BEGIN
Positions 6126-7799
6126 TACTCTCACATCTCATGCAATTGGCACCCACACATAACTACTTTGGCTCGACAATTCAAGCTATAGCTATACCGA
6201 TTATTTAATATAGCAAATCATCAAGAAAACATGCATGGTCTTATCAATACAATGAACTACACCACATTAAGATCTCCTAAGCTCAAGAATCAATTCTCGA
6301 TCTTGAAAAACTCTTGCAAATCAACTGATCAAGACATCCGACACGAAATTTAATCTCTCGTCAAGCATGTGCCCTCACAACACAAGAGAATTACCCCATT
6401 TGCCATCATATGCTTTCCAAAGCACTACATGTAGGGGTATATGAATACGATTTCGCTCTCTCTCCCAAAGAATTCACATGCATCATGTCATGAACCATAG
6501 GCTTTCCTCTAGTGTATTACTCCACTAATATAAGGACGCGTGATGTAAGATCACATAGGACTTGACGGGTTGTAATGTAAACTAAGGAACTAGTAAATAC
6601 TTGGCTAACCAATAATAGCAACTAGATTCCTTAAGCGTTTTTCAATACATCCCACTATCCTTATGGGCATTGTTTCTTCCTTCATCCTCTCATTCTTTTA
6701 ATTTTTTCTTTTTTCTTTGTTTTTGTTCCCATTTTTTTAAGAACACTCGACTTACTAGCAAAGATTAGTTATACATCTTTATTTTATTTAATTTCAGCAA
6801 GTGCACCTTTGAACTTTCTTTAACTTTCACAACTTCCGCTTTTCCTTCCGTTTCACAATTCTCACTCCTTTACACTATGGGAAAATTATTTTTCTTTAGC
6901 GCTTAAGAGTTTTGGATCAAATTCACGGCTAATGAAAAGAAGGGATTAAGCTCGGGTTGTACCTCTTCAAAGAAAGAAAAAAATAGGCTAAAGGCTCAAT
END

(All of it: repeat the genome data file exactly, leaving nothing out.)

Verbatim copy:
Positions 6126-7799
6126 TACTCTCACATCTCATGCAATTGGCACCCACACATAACTACTTTGGCTCGACAATTCAAGCTATAGCTATACCGA
6201 TTATTTAATATAGCAAATCATCAAGAAAACATGCATGGTCTTATCAATACAATGAACTACACCACATTAAGATCTCCTAAGCTCAAGAATCAATTCTCGA
6301 TCTTGAAAAACTCTTGCAAATCAACTGATCAAGACATCCGACACGAAATTTAATCTCTCGTCAAGCATGTGCCCTCACAACACAAGAGAATTACCCCATT
6401 TGCCATCATATGCTTTCCAAAGCACTACATGTAGGGGTATATGAATACGATTTCGCTCTCTCTCCCAAAGAATTCACATGCATCATGTCATGAACCATAG
6501 GCTTTCCTCTAGTGTATTACTCCACTAATATAAGGACGCGTGATGTAAGATCACATAGGACTTGACGGGTTGTAATGTAAACTAAGGAACTAGTAAATAC
6601 TTGGCTAACCAATAATAGCAACTAGATTCCTTAAGCGTTTTTCAATACATCCCACTATCCTTATGGGCATTGTTTCTTCCTTCATCCTCTCATTCTTTTA
6701 ATTTTTTCTTTTTTCTTTGTTTTTGTTCCCATTTTTTTAAGAACACTCGACTTACTAGCAAAGATTAGTTATACATCTTTATTTTATTTAATTTCAGCAA
6801 GTGCACCTTTGAACTTTCTTTAACTTTCACAACTTCCGCTTTTCCTTCCGTTTCACAATTCTCACTCCTTTACACTATGGGAAAATTATTTTTCTTTAGC
6901 GCTTAAGAGTTTTGGATCAAATTCACGGCTAATGAAAAGAAGGGATTAAGCTCGGGTTGTACCTCTTCAAAGAAAGAAAAAAATAGGCTAAAGGCTCAAT